World as It Should Be
April 15, 2017
Rev. Fritz Nelson – First Presbyterian, Columbiana; First United Presbyterian, EP
Two Jewish men, Peter and John, followers of a Jewish rabbi named Jesus, walk into the Jewish temple for daily Jewish prayers. At the temple gate Peter and John spot a lame beggar – probably also Jewish – and heal him.
Not surprisingly, Peter and John’s fellow Jewish worshipers stare at them in amazement. How did you do this? They ask. Are you prophets? gods? the Messiah? Peter responds with a short speech rooted in their common Jewish identity:
Our God – the God of Abraham, Isaac, Jacob – glorified the prophet, rabbi, healer and teacher Jesus.
That very same Jesus:
- You handed over
- You rejected
- You killed
- Because you (and your rulers – the religious authorities) were ignorant
After almost 2000 years of separation between Christians and Jews it can be tempting to look Jesus’ story as an us vs. them story. They – the Jews – were corrupt, ungodly Christ killers. We – the Christians – were faithful followers of God who saw Jesus for who he truly was. Yet Peter calls his fellow Jews innocent. Jesus calls the religious leaders of his day blind. Jesus, the disciples, the Pharisees, the priests, the formerly lame beggar, the new converts at Pentecost, the crowd, all children of Abraham, following the same God, practicing the same religious rituals and customs, saying the same prayers, trying each day to follow the scriptures to the best of their ability, doing what they think God wants them to do.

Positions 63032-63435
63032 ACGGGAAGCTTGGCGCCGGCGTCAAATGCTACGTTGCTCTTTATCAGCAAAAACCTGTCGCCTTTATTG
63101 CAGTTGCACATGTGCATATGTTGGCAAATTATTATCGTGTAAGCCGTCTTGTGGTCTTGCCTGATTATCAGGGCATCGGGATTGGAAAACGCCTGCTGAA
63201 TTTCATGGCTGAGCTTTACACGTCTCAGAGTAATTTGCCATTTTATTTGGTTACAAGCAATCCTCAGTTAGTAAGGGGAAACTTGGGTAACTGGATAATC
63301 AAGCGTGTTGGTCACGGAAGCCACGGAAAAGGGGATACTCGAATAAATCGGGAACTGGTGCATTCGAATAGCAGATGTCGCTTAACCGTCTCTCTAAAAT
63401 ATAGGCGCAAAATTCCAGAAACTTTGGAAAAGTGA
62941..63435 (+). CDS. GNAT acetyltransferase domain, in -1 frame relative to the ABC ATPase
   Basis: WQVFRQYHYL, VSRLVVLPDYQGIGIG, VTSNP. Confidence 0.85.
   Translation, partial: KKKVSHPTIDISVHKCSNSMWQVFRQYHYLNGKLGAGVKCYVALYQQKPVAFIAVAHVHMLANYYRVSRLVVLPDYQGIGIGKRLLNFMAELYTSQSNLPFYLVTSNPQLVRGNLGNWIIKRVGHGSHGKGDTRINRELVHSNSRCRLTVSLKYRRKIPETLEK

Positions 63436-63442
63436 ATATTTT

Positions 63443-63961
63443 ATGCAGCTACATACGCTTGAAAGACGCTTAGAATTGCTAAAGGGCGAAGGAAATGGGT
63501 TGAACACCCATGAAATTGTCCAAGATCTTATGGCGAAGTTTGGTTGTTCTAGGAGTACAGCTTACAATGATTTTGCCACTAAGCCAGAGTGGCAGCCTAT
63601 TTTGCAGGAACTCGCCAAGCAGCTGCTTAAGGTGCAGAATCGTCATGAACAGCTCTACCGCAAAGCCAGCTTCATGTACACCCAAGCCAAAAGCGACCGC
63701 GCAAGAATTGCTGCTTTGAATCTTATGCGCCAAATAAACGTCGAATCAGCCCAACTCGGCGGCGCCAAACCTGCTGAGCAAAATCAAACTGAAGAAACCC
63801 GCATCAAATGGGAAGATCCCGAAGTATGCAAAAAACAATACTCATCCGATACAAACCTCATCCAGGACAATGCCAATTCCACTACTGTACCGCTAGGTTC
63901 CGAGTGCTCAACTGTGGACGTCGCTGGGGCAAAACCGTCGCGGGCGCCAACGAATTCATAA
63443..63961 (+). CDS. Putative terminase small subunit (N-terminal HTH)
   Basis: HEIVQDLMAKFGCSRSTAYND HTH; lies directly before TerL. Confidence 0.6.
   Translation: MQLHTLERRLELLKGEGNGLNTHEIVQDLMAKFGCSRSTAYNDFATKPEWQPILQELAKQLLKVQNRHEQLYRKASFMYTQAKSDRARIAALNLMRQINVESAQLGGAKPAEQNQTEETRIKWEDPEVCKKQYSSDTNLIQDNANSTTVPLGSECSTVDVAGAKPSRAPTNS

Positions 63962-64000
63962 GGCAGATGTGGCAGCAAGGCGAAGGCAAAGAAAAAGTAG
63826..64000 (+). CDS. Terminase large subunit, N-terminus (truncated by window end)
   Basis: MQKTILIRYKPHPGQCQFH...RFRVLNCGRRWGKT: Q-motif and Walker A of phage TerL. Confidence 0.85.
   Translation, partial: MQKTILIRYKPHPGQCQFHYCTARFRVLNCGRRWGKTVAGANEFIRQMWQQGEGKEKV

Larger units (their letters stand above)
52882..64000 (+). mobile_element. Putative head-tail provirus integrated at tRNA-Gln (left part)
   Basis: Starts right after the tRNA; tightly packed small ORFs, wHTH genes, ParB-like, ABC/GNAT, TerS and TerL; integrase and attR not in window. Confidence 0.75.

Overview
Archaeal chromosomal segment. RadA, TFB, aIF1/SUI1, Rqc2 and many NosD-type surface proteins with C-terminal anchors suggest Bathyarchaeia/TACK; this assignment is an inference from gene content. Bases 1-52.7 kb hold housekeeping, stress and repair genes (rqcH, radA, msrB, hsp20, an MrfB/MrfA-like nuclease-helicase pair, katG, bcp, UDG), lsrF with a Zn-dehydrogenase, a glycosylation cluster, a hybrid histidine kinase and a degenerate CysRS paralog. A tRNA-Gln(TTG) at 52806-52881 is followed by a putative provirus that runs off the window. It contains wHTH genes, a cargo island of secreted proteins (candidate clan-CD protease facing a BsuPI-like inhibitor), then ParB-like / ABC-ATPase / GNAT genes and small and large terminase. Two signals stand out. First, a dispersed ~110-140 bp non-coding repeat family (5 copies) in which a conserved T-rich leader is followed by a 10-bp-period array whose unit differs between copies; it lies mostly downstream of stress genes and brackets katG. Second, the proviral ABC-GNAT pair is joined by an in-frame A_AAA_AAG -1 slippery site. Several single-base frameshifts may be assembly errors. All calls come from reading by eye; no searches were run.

In putting Jesus on the cross, in persecuting the early church, Jesus’ fellow Jews – and especially their leaders – confused the World as it Should Be – God’s vision for humanity – with the World as it Is. In their confusion they violated the image of God in Jesus Christ. In their confusion they became agents of the power of sin and evil in the world – all the while believing they were doing what their religion taught, what their Lord required.
In the little story we read to the kids, Jack causes immense pain to his friend Auggie without even realizing it. Of course if he’d known Auggie was there he would never have said what he’d said. But he didn’t know Auggie was there. In the World as it Should Be, Jack would have defended his friend. But in the World as it Is popularity matters, standing with the cool kids matters, so Jack denies the image of God in his friend to preserve his image at the school.
“I do not understand my own actions,” the Apostle Paul says when meditating on what theologians broadly call ‘the human condition.’ “For I do not do what I want, but I do the very thing I hate. I can will what is right, but I cannot do it. For I do not do the good I want, but the evil I do not what is what I do. Now if I do what I do not want, it is no longer I that do it, but the sin that dwells in me.”
The sin that dwells in us. Our spectacular human ability to violate the image of God in others and ourselves – the ability to unthinkingly throw a friend under the bus to preserve our popularity; the ability – in the name of faithfulness to God – to hang the son of that God on a cross.